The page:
EDITORS NOTE: After this story was published, Marine officials with Manpower and Reserve Affairs later said there has been no substantial change to the tattoo policy for prior service Marines wishing to join the reserves. A prior service recruiting station out of Londonderry, New Hampshire, posted about a policy change on its official social media account on March 31, 2018. However, the social media post was later deleted and Marine officials said the process for reviewing tattoo waivers was streamlined but substantially unchanged.
Marine Forces Reserve will allow prior service Marines with out of regulation tattoos to join the reserves with various caveats.
Those Marines who have left the service and have at least 12 months remaining in the Individual Ready Reserves and an actual billet at the reserve unit are eligible for the lenient tattoo policy waiver.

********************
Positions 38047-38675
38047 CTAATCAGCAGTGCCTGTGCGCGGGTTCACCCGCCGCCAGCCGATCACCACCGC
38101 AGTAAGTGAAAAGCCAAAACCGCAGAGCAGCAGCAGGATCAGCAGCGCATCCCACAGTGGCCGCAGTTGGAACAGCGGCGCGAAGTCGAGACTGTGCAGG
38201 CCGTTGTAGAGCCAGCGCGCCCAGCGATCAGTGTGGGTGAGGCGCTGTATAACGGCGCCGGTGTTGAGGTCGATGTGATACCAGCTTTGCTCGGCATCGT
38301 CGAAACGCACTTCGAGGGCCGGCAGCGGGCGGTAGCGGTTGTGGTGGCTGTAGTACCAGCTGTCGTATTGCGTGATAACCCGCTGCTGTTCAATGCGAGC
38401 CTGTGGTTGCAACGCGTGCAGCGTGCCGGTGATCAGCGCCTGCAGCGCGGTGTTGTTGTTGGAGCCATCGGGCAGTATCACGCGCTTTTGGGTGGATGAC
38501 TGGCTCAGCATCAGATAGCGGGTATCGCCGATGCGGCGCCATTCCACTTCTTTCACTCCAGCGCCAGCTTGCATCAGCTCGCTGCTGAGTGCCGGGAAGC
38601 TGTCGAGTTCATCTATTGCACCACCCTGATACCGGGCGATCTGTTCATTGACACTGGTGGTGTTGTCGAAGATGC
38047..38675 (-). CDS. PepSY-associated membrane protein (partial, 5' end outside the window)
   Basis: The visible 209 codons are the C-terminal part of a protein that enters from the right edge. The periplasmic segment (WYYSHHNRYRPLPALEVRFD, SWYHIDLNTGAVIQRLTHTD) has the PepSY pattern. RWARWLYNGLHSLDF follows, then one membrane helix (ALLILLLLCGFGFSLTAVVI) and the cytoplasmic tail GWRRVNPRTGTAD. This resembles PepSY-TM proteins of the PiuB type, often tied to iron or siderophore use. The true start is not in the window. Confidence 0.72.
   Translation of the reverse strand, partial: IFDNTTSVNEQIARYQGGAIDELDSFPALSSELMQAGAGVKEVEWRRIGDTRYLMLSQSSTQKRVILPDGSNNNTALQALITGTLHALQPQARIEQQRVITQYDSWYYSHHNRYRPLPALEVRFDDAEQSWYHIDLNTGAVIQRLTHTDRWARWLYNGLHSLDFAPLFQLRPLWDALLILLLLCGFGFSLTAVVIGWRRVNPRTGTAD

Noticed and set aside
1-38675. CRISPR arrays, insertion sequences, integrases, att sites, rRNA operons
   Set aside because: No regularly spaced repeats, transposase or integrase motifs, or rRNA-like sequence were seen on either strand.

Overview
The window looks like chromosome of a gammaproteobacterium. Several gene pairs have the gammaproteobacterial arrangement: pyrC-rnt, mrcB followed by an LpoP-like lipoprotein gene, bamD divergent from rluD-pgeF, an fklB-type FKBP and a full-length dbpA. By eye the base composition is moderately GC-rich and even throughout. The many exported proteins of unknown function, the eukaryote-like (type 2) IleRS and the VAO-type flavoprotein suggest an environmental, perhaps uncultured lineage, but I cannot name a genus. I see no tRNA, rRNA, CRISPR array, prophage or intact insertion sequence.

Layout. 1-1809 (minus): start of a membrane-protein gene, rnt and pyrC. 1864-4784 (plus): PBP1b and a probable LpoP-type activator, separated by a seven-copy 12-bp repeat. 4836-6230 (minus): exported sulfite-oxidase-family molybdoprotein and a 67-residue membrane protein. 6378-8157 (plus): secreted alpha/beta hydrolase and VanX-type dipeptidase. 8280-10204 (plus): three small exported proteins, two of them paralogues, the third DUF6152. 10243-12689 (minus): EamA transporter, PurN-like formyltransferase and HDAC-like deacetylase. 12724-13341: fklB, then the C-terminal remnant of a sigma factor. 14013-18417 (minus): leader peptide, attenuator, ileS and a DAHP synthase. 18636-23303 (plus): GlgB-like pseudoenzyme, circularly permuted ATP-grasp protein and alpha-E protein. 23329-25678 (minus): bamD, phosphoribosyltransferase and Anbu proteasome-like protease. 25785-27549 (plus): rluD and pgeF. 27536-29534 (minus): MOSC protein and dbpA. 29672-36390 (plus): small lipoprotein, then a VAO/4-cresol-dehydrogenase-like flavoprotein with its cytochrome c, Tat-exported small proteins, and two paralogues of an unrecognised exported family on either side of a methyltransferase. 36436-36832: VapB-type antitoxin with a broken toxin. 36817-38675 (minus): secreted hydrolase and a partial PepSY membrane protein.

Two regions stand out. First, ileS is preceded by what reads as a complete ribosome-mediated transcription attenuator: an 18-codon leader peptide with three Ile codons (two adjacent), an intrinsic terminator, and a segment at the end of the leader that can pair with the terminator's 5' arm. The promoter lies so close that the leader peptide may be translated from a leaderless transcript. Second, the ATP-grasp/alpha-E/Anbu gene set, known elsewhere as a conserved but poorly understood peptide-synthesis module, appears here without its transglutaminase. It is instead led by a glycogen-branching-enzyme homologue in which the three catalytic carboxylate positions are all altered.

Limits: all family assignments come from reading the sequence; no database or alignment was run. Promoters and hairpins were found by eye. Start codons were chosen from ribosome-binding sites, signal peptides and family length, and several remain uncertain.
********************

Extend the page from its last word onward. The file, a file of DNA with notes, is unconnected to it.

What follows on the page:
As long as the tattoos are “not egregious (face, hands, racist, etc.), we can get Marines back in who otherwise might not have the chance,” Londonderry, New Hampshire, Prior Service Recruiter Staff Sgt. Justin Eckersley told Marine Corps Times Saturday in an email.
The new policy allows prior service Marines to get waivers for out of regulations tattoos at a lower level of approval, according to Eckersley.
Now commanders at prior service recruiting stations “can authorize Pg. 11s for out-of-regs tattoos,” he said. “It basically shifts authorization responsibility down to our level, meaning no extensive waiver process would be required.”
The new tattoo policy shift may be a result of the Corps’ struggle to recruit prior service Marines.
Marines have long complained of strict tattoo policies that have at times prohibited Marines re-enlisting in the Corps.
Commandant Gen. Robert B. Neller updated the tattoo policy in 2016 to allow tattoos to extend further on the upper arms and thighs.
The new policy is currently for prior service Marines wishing to join the reserves. This story is breaking and will be updated as more information becomes available.